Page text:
Female students have been urged by one of their peers to consider engineering courses and a subsequent career in this area. Nabeela Desai is one of just two girls in the 106 new students recently welcomed to the new university technical college (UTC) in Burnley, but that has not put her off the idea of excelling in the engineering industry, reports the Lancashire Telegraph. She explained that the very last thing she expected upon enrolling was that she would be one of the only female students in attendance, but this has not put her off. Describing her passion for engineering, she stated: "Since I was little I've always helped my dad with jobs around the house, like joinery, though he hasn't always let me do the heavier stuff. I don't like being sat in lessons being taught. I'd much rather just go and make stuff and be practical." Ms Desai is not the only one who is leading the trend for women to take up engineering posts and succeed within them. For instance, Marilyn Pilkington, engagement manager at Training 2000, said it is her "absolute passion" to drive more female students towards engineering so that there is a 50/50 split between the genders at UTC. "Girls don't realise about the opportunities in engineering, and when they realise them, they stop wanting to be hairdressers," she said. Ms Pilkington went on to explain that it is the duty of UTC to ensure girls no longer fall at the hurdles that have stopped their predecessors from taking up engineering courses. She suggested that one of the major problems is that there are few female role models in this area. Once this changes, it could be a very different story for women in the engineering industry. There are a huge variety of engineering jobs available in the UK and many involve working on some fascinating projects, so the benefits of operating in this particular sector are significant and plentiful.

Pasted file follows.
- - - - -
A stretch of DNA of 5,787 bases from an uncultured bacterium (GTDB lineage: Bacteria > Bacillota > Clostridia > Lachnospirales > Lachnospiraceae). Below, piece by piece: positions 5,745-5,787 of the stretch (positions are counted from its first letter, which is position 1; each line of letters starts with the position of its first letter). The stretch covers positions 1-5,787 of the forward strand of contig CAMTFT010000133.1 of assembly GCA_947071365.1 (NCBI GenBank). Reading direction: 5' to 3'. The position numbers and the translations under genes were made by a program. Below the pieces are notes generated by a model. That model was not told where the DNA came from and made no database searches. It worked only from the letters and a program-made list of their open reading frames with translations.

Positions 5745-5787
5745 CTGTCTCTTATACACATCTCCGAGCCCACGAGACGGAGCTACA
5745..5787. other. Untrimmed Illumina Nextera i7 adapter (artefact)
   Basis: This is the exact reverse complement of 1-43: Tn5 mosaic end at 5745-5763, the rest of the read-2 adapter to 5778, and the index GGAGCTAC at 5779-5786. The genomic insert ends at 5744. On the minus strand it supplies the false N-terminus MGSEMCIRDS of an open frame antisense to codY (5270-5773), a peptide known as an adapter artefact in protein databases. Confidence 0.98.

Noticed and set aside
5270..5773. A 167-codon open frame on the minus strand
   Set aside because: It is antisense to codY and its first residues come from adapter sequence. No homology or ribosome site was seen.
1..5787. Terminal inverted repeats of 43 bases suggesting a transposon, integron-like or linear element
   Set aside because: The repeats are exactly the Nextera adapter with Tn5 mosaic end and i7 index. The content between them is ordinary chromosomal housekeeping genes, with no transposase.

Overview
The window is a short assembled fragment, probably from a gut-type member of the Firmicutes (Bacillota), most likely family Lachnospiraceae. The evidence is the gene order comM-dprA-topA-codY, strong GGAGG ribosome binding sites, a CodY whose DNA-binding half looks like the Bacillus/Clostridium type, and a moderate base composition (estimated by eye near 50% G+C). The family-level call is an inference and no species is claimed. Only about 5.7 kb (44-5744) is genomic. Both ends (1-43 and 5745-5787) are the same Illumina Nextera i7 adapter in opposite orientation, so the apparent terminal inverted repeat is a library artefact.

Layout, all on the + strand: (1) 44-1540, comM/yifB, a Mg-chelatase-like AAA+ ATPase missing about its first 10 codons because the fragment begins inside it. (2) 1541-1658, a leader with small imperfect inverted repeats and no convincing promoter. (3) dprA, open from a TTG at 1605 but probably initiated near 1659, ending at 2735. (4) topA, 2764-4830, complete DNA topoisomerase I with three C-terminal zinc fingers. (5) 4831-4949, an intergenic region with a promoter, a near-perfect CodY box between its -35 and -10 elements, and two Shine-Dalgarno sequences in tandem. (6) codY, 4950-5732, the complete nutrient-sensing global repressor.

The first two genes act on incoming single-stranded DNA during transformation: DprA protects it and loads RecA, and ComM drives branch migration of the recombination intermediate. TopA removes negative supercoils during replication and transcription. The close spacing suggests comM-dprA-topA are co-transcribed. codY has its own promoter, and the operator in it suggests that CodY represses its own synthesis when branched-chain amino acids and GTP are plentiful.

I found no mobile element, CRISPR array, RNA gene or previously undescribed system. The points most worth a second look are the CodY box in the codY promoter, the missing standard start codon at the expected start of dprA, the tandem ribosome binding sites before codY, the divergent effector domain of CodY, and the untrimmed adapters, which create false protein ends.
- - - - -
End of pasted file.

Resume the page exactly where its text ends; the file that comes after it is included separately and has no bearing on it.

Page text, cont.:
Girls should not be put off engineering, claims student
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